Intensity-modulated radiation therapy (IMRT) delivers radiation from many different angles to treat the entire tumour, but IMRT also allows the radiation oncologist to adjust the strength of the individual beams. This allows a higher dose to be delivered to the tumour and reduces the dose of radiation reaching nearby normal tissues.


Brachytherapy is internal radiation therapy. It uses a radioactive material called a radioactive isotope. It is placed right into the tumour or very close to it. Radioactive materials can also be placed in the area where the tumour was removed. The radiation kills the cancer cells over time. Brachytherapy may sometimes be used for small tumours in the mouth, including those on the tongue, lip, floor of the mouth and inner lining of the cheek (buccal mucosa).

There are 2 different ways that brachytherapy can be given.

Interstitial brachytherapy for oral cancer uses hollow, thin needles. A radioactive substance is placed into the needles and delivered directly to the tumour.

Intraoral cone for oral cancer uses a cone placed inside the mouth to deliver the radiation.

Brachytherapy may be used in combination with external beam radiation therapy.

Side effects

Side effects can happen with any type of treatment for oral cancer, but everyone’s experience is different. Some people have many side effects. Other people have few or none at all.

During radiation therapy, the healthcare team protects healthy cells in the treatment area as much as possible. But damage to healthy cells can happen and may cause side effects. If you develop side effects, they can happen any time during, immediately after or a few days or weeks after radiation therapy. Sometimes late side effects develop months or years after radiation therapy. Most side effects go away on their own or can be treated, but some side effects may last a long time or become permanent.

Side effects of radiation therapy will depend mainly on the size of the area being treated, the specific area or organs being treated, the total dose of radiation and the treatment schedule. Some common side effects of radiation therapy used for oral cancer are:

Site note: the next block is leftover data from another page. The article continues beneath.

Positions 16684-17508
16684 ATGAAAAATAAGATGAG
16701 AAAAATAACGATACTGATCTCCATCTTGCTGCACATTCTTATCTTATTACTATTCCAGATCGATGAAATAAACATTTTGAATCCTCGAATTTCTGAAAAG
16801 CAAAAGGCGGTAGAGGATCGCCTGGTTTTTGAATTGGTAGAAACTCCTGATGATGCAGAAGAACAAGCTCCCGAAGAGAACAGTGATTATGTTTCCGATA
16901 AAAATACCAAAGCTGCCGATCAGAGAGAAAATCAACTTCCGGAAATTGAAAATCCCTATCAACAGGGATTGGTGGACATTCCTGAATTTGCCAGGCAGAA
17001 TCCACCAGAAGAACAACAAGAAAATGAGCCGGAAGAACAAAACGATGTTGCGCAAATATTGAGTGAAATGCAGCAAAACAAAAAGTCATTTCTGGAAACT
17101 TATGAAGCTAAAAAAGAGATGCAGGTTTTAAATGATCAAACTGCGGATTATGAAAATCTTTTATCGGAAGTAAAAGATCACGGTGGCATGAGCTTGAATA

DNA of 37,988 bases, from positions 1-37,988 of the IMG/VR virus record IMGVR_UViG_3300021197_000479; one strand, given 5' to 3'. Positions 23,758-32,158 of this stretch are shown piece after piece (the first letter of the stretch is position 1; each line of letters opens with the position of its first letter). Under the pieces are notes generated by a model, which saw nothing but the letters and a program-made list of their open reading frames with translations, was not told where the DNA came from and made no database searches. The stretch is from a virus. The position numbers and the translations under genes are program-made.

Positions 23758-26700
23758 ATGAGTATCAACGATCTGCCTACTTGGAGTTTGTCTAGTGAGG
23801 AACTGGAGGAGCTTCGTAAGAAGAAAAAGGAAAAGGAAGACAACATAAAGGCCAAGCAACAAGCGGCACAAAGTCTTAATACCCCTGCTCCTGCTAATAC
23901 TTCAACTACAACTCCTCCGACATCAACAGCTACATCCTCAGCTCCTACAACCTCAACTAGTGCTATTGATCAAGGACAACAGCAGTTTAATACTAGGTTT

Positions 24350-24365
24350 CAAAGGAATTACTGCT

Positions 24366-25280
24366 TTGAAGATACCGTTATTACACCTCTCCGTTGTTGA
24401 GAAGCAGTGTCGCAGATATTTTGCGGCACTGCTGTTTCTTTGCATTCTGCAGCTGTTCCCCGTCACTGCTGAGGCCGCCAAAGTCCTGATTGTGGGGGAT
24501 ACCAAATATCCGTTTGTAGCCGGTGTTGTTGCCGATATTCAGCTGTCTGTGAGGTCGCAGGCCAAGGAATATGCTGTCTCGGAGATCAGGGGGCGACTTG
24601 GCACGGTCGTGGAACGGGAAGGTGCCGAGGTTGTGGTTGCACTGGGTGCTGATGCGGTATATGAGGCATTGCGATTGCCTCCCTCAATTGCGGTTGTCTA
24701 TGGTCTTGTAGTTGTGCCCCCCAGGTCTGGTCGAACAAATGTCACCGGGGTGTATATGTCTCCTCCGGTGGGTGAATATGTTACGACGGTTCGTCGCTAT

Tell your healthcare team if you have these side effects or others you think might be from radiation therapy. The sooner you tell them of any problems, the sooner they can suggest ways to help you deal with them.

Questions to ask about radiation therapy

Find out more about radiation therapy and side effects of radiation to the head and neck. To make the decisions that are right for you, ask your healthcare team questions about radiation therapy.

Expert review and references

  • American Cancer Society. Oral Cavity and Oropharyngeal Cancer. 2016.
  • American Society of Clinical Oncology. Oral and Oropharyngeal cancer. 2016: http://www.cancer.net/.
  • Cancer Care Ontario. Evidence-Based Series 5-3: The Management of Head and Neck Cancer in Ontario. 2009.
  • Cancer Research UK. The Mouth and Oropharynx. Cancer Research UK; 2016.
  • Koch WM, Stafford E, Chung C, Quon H . Cancer of the oral cavity. Harrison LB, Sessions RB, Kies MS. Head and Neck Cancer: A Multidisciplinary Approach. 4th ed. Philadelphia: Wolters Kluwer/Lippincott Williams & Wilkins; 2014: 16A:335-356.
  • Mendenhall WM, Werning JW and Pfister DG . Treatment of head and neck cancer. DeVita VT Jr, Lawrence TS, & Rosenberg SA. Cancer: Principles & Practice of Oncology. 9th ed. Philadelphia: Wolters Kluwer Health/Lippincott Williams & Wilkins; 2011: 72:729-80.
  • National Comprehensive Cancer Network. NCCN Clinical Practice Guidelines in Oncology: Head and Neck Cancers (Version 1.2015). 2015.
  • Scully C. Medscape Reference: Cancers of the Oral Mucosa. 2016.